I want to show you something about this language that Paul uses here and where I think he got it from. Acts 26, Paul is making a defense for himself before King Agrippa and host of other leading men and women, and in his defense he tells of the appearance of the risen Lord Jesus to him on the road to Damascus. And at Acts 26:18 Paul is quoting what Jesus said to him on that occasion about the job He had for him to do in this world. v18 is what Jesus told Paul He was sending him to do among the Gentiles, “to open their eyes so that they may turn from darkness to light and from the dominion of Satan to God, that they may receive forgiveness of sins and an inheritance among those who have been sanctified by faith in Me.” Doesn’t that language sound a lot like Colossians 1:12-14? Look at all the words that you see in both passages. “Inheritance”, “saints” in Colossians 1:12 is the same as “those who have been sanctified” in Acts 26:18,” light”, “darkness”, “from the domain” or “dominion” (same word in the Greek text of both verses), “darkness”, “forgiveness of sins”.
I point that out to just reemphasize that Paul was not just writing what he thought about stuff. Paul was writing what had been directly revealed to him by the risen Lord Jesus. Paul was conveying to the Colossians and indirectly to us the word of the Ruler of all Creation. That needs to register. You need to feel that when you read what Paul says.
Have you responded to the gospel in faith and obedience? Then this is what the Father has done for you. Let’s take a closer look at it.
He has qualified us to share in the inheritance of the saints.
We understand what it means to be qualified for something. To be qualified for a driver’s license means you have met a certain vision requirement and scored so well on the written exam and so well on the actual driving test. All the requirements are met. To be qualified for a job means you have all the necessary licenses and education and training and ability for the job. Like that, we are qualified, we are sufficient, we have everything we need, all the requirements are met for us to share in the inheritance of the saints. And we didn’t qualify ourselves. God did it for us. God fulfilled all the requirements and applied them to us. God made us sufficient to share this inheritance.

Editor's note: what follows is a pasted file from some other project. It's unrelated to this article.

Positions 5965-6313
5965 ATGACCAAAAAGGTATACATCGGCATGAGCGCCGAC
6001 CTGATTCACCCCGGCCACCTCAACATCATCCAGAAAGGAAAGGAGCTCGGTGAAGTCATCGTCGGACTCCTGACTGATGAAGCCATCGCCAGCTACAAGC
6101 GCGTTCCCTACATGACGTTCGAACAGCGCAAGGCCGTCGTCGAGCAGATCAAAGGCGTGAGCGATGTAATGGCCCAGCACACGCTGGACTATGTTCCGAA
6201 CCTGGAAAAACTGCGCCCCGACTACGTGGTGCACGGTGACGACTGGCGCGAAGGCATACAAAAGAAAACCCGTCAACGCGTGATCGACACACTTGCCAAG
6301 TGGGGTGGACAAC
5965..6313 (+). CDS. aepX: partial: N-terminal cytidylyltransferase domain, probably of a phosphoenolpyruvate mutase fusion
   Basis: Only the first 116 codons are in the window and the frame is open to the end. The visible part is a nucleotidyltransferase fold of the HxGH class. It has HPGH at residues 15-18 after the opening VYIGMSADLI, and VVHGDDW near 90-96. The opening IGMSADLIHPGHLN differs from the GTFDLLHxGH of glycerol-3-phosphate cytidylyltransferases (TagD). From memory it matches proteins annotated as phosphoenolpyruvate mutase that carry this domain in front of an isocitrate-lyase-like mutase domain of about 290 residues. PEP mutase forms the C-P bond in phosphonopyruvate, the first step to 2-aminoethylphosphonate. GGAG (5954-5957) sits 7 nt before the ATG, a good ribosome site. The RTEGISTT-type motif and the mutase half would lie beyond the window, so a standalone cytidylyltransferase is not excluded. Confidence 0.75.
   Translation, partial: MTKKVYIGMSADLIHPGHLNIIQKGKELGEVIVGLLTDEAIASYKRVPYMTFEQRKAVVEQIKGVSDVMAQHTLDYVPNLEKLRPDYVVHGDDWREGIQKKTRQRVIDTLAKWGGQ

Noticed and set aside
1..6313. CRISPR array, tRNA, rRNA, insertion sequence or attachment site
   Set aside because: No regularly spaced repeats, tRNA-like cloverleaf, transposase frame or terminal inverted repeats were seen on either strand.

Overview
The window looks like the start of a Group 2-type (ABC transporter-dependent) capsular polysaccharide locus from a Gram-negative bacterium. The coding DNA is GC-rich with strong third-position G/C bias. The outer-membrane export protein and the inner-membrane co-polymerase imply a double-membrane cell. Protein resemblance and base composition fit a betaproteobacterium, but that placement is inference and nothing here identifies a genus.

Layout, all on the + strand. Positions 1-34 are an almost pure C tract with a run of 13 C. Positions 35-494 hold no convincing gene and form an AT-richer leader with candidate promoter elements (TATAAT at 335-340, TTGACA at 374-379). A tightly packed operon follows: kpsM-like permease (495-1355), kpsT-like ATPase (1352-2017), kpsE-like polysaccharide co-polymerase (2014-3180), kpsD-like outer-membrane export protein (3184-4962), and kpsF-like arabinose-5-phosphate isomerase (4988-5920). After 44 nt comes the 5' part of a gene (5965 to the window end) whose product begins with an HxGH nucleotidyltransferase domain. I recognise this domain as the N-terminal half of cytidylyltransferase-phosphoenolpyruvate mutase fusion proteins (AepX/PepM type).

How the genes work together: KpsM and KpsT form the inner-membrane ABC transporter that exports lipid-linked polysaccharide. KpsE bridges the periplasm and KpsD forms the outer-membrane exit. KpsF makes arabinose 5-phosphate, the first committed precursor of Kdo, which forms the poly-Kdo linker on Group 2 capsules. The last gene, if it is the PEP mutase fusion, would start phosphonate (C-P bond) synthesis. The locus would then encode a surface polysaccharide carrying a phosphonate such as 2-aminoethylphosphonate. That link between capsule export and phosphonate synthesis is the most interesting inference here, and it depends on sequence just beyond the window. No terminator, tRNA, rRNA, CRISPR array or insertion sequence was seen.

Now, this language of sharing in an inheritance refers to the kind of thing the people of Israel did in the OT when they took possession of the land of Canaan. That whole land of Canaan was called their inheritance, because God gave that land to them. They didn’t earn it. It was a gift. God freed them from slavery in Egypt and God sustained them in the wilderness and brought them to the land and God was with them and fought for them against the inhabitants of the land to drive them out. God gave them the land. It was their inheritance. And God divided that land up and gave each tribe of Israel a potion of it. They shared the inheritance.